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ADA Amendment Act of 2008

October 16, 2008
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Related Topics: Disabilities, Discrimination and EEOC Compliance, Featured Article
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On September 25, 2008, President Bush signed into law the Americans with Disabilities Act Amendments Act of 2008, effective January 1, 2009. This act, which overturns four U.S. Supreme Court decisions, provides the ADA’s definition of disability "shall be construed in favor of broad coverage under the Act, to the maximum extent permitted by the Act."

The act expands the definition of disability in the following ways:

  • An impairment that is "episodic or in remission" will qualify as a disability if the impairment "would substantially limit a major life activity when active." This means conditions that do not impact a major life activity between episodes may now qualify as protected disabilities.

  • Mitigating measures can no longer be considered. Specific mitigating measures that should not be considered include: medication, prostheses, reasonable accommodations, or learned behavior or adaptive neurological modification. However, the act states that eye glasses or contact lenses may be considered by a court in deciding whether someone with imperfect vision is disabled. This provision of the act overturns Sutton v. United Air Lines, Inc., 527 U.S. 471 (1999) and its companion cases. Sutton is a 1999 Supreme Court decision holding that mitigating measures must be considered in determining whether the impairment substantially limits a major life activity.

  • The act defines major life activity to specifically include "caring for oneself, performing manual tasks, seeing, hearing, eating, lifting, bending, speaking, breathing, learning, reading, concentrating, thinking, communicating, working" and operation of a major bodily function such as "functions of the immune system, normal cell growth, digestive, bowel, bladder, neurological, brain, respiratory, circulatory, endocrine, and reproductive functions." This rejects the Supreme Court decision in Toyota Motor Manufacturing, Kentucky, Inc. v. Williams, 534 U.S. 184 (2002), which stated that impairments that only interfere in a minor way with the performance of manual tasks do not "substantially limit" a major life activity. The act now covers those impairments that impact a major bodily function even if they do not impact a traditional major life activity.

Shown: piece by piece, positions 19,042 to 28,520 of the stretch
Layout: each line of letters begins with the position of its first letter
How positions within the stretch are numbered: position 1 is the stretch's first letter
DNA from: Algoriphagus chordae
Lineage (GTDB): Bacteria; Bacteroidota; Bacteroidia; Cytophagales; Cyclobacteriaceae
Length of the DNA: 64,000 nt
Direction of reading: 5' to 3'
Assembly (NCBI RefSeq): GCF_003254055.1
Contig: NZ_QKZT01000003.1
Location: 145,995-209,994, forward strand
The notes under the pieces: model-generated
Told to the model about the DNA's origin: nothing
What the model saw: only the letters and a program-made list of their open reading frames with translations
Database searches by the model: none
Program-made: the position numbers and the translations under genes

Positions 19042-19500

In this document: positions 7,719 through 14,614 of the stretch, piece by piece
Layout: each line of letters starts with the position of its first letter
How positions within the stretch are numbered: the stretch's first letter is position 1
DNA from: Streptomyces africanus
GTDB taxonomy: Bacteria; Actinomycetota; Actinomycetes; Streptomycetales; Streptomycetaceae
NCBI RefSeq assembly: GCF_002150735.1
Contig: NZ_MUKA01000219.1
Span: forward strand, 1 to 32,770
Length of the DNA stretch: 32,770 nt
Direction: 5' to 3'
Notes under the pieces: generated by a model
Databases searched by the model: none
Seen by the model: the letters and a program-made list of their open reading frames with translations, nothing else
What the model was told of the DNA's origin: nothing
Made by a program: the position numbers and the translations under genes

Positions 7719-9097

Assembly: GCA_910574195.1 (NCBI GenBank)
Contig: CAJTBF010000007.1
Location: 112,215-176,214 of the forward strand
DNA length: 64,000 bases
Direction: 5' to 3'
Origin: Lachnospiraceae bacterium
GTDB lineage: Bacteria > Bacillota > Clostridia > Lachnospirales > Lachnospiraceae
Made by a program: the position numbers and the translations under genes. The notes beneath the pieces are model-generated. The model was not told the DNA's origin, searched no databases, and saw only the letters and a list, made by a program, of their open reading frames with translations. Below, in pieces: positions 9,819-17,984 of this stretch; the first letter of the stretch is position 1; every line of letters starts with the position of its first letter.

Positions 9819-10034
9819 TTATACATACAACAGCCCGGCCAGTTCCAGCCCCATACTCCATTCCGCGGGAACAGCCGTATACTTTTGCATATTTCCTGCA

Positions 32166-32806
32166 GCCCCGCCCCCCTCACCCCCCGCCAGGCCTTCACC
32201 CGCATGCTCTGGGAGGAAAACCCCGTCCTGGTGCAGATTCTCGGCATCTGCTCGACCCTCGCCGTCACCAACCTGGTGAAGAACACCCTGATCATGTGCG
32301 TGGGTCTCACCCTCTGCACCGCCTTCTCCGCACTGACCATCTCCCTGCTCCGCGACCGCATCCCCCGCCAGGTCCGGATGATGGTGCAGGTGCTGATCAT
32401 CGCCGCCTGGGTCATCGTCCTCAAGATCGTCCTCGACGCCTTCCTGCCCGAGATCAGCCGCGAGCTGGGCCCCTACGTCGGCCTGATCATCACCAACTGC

The "regarded as" prong of the act covers individuals who have been subjected to an actual or perceived physical or mental impairment, regardless of whether the impairment limited or is perceived to limit a major life activity. This means that an employee only has to show that the employer regarded him or her as having a mental or physical impairment, not that it limited a major life activity. However, impairments that are "transitory," meaning those with an "actual or expected duration of 6 months or less," are not covered. P.L. 110-325

     Impact: The ADA Amendments Act effectively resets our understanding of how employers and employees can best work together to address employees’ disability-related requests for accommodation.

Recent Articles by James E. Hall, Mark T. Kobata Marty Denis

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